[Hpn] City of Toronto passes no-sleeping bylaw

Graeme Bacque gbacque@colosseum.com
Thu, 20 Jan 2005 09:43:07 -0500


http://www.thestar.com/NASApp/cs/ContentServer?pagename=thestar/Layout/Article_Type1&c=Article&cid=1106176218203&call_pageid=968332188492&col=968793972154

Jan. 20, 2005. 07:17 AM

Homeless face icy reception
Can't sleep in Nathan Phillips Square
Mayor promises no arrests in his plan

CATHERINE PORTER
CITY HALL BUREAU

The city moved one step closer yesterday to banning homeless people from 
sleeping in Nathan Phillips Square, despite a public outpouring of 
opposition.

Mayor David Miller assured a small crowd that had gathered to protest 
the move the ban would only be a "little nudge" to move people along 
once they get the supports they need from outreach workers.

"Nobody is proposing arresting people. I don't think that's acceptable. 
It's not illegal to be poor in this country and it shouldn't be," he 
said after the city's policy and finance committee overwhelmingly 
approved his plan to end street homelessness in Toronto.

"However, the strategy is to get people the services they need where 
they are, on the street, particularly in Nathan Phillips Square, and 
find them housing options. And once they're offered options, to let them 
know they need to move on."

The report will now proceed to city council at the end of the month, 
where it will likely be approved.

Councillor Howard Moscoe said it's wrong for people to appropriate 
public space by living there full-time.

"Public space is public space. Nobody has the right to take public space 
and make it private space. And if the Bank of Commerce set up in Nathan 
Phillips Square to peddle credit cards without a licence or authority of 
the city, I'd be the first to throw them off," said Moscoe (Ward 15, 
Eglinton-Lawrence).

Councillor Maria Augimeri (Ward 9, York Centre) provided the only 
dissenting voice among the 10-member committee, calling the ban a way of 
"stomping on humanity."

Miller's plan commits $18.4 million to helping get people living on the 
street into homes. It sets out a four-pronged approach, including hiring 
six new outreach workers to provide one-on-one service to people on the 
street, building 1,000 new affordable housing units every year and 
lobbying senior governments to build more supportive housing units, 
issue more rent supplements and increase the number of mental health and 
addiction-treatment beds for homeless people.

But, it is the fourth prong  enforcement  that people came to city 
hall to contest yesterday.

`It's not illegal to be poor in this country and it shouldn't be'

Mayor David Miller

More than 30 people packed the committee room and spent almost five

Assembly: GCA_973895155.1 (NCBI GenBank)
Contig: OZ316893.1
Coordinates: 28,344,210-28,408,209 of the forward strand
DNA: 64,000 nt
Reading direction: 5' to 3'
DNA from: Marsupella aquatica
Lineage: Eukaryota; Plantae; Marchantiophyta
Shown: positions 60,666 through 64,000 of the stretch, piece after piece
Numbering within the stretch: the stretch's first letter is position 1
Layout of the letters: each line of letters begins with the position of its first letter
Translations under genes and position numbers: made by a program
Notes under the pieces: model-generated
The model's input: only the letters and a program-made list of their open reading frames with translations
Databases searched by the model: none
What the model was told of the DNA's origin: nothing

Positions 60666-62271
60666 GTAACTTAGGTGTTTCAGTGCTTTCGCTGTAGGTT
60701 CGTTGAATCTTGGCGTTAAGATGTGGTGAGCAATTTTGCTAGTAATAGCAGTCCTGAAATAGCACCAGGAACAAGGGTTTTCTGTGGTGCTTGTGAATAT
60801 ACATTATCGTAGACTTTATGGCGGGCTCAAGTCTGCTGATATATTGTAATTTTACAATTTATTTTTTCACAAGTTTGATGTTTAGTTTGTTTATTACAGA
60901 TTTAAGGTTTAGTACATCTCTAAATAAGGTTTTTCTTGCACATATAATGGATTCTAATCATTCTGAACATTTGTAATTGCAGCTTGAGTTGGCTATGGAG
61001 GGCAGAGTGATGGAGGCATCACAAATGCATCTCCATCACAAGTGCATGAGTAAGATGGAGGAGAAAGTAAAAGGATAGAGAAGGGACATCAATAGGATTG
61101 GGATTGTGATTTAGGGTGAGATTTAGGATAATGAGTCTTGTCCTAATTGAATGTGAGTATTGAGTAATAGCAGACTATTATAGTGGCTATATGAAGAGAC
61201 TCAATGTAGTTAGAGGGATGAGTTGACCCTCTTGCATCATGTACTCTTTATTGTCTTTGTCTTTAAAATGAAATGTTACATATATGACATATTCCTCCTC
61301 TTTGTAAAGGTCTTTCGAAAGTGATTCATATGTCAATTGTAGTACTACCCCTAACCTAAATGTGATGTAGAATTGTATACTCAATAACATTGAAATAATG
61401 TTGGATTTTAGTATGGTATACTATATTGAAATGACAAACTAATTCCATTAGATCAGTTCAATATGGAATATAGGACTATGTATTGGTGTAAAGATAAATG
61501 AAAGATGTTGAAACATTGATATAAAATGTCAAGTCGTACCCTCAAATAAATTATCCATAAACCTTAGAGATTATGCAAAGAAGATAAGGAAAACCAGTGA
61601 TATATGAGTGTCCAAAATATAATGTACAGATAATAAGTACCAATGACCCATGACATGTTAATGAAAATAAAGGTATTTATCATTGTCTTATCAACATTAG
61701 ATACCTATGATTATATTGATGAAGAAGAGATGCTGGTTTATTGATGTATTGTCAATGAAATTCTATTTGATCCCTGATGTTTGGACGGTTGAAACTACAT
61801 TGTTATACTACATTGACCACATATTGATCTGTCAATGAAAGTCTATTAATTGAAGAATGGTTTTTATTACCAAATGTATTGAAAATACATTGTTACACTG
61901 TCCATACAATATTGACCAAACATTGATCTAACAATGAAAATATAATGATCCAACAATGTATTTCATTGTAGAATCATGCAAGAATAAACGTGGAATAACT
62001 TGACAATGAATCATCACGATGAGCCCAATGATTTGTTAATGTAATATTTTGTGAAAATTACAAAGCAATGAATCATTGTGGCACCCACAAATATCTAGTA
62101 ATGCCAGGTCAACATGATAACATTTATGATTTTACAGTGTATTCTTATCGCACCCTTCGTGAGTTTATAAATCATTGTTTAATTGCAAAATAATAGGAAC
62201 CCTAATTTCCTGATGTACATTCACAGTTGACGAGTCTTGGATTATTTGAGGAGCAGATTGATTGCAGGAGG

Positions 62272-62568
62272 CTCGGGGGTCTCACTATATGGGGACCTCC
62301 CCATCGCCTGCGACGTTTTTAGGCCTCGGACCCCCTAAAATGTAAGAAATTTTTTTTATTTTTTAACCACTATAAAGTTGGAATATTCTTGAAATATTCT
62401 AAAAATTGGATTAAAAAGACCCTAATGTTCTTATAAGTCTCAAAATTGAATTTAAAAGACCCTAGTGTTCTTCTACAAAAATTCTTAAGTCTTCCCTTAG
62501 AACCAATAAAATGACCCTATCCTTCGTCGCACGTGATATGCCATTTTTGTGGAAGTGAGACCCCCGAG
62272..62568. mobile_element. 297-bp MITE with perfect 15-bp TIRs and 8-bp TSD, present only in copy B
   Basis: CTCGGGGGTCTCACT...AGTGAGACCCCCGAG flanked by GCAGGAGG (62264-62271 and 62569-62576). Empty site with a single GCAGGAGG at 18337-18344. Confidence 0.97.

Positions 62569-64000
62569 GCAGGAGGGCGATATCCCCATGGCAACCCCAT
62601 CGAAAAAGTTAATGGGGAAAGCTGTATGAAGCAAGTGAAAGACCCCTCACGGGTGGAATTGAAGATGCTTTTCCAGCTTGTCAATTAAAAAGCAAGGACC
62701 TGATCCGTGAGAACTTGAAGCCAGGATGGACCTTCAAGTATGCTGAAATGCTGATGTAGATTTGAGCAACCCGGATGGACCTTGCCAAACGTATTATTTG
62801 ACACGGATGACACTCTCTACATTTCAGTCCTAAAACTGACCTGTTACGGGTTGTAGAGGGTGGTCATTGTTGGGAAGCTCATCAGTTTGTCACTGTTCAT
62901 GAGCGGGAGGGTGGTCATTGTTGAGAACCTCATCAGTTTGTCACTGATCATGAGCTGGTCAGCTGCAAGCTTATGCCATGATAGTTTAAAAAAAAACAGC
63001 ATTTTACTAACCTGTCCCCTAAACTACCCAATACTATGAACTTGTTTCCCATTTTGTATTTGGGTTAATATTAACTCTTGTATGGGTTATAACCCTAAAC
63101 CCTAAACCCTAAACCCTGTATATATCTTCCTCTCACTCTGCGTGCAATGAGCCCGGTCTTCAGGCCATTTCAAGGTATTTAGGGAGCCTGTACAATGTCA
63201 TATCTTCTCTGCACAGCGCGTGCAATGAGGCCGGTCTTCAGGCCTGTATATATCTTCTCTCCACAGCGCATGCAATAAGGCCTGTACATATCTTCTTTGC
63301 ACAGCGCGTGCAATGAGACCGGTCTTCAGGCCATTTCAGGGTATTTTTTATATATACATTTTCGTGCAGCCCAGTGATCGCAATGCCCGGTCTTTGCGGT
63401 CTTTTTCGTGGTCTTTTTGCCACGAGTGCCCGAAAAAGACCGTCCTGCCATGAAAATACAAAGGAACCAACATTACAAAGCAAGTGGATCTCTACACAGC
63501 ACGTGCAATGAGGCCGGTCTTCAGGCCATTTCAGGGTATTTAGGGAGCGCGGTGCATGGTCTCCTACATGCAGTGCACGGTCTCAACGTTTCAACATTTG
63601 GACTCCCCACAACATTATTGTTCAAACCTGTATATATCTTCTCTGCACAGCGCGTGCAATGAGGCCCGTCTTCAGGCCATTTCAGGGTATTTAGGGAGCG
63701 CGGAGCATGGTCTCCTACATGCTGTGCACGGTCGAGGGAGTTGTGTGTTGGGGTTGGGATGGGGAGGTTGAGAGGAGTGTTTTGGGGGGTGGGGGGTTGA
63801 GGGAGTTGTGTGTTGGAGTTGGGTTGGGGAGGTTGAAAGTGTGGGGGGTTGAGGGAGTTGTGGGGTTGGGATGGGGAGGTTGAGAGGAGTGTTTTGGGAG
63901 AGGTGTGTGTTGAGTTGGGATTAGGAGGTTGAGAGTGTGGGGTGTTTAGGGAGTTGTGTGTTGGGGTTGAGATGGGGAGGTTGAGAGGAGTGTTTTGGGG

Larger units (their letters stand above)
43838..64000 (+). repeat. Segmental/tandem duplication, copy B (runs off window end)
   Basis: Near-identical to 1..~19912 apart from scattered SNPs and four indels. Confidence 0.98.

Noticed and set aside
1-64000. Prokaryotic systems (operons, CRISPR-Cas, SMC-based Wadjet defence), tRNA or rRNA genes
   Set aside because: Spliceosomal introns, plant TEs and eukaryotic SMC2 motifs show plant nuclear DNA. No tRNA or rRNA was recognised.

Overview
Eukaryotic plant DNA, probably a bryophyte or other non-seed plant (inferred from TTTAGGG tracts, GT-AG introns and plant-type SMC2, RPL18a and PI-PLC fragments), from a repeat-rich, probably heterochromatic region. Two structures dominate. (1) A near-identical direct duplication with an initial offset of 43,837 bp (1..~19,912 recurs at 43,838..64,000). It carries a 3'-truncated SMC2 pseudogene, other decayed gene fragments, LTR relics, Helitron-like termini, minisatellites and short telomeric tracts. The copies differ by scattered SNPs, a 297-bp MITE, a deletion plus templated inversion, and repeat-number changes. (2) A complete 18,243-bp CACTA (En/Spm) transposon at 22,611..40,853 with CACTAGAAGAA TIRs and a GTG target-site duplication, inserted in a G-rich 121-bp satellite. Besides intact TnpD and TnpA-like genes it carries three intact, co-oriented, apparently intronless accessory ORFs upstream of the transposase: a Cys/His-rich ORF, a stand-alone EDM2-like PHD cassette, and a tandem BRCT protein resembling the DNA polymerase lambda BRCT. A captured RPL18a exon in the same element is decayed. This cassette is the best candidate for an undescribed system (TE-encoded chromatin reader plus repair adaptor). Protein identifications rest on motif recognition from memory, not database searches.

hours calling the proposed ban on sleeping in the square before city 
hall "illegal," "inhumane," "disturbing," "ill-advised," and a form of 
"social cleansing."

Ontario Coalition Against Poverty member Gaetan Heroux threatened 
councillors that the ban would signal a war against the city's homeless.

"If this city wants to encourage its people, its citizens, to adopt a 
policy of social cleansing, then we will adopt a policy of social 
unrest," he warned.

Homeless advocate Michael Shapcott called the ban the "thin edge of the 
wedge" and worried it would lead to the criminalization of street 
homelessness everywhere in the city.

"Nathan Phillip Square is relatively safe. It's relatively visible. If 
you drive people out of visible spaces like Nathan Phillips Square, it 
will be harder to reach them," said Shapcott, a member of the Toronto 
Disaster Relief Committee.

Provincial outreach worker Sheryl Lindsay, who has helped women with 
mental health issues living on the street for 17 years, concurred that 
outreach can't exist in a coercive environment.

"This is the antithesis of trying to build supports and relationships 
with people," she said. "I really feel that it will drive people 
underground ... away to places where they are more at risk."

University of Toronto criminology professor Mariana Valverde warned the 
ban is not practically enforceable and symbolically negative.

"Homeless people have a greater claim to the city's public space than 
those of us who have plenty of private space," she argued.

Only two people spoke publicly in support of the ban.

Preparing for a crowd it worried might become aggressive, the city took 
extra security measures, stationing five guards inside the committee 
room and locking all entrances to city hall to the public except one.

The precautions were unnecessary: the crowd remained peaceful.


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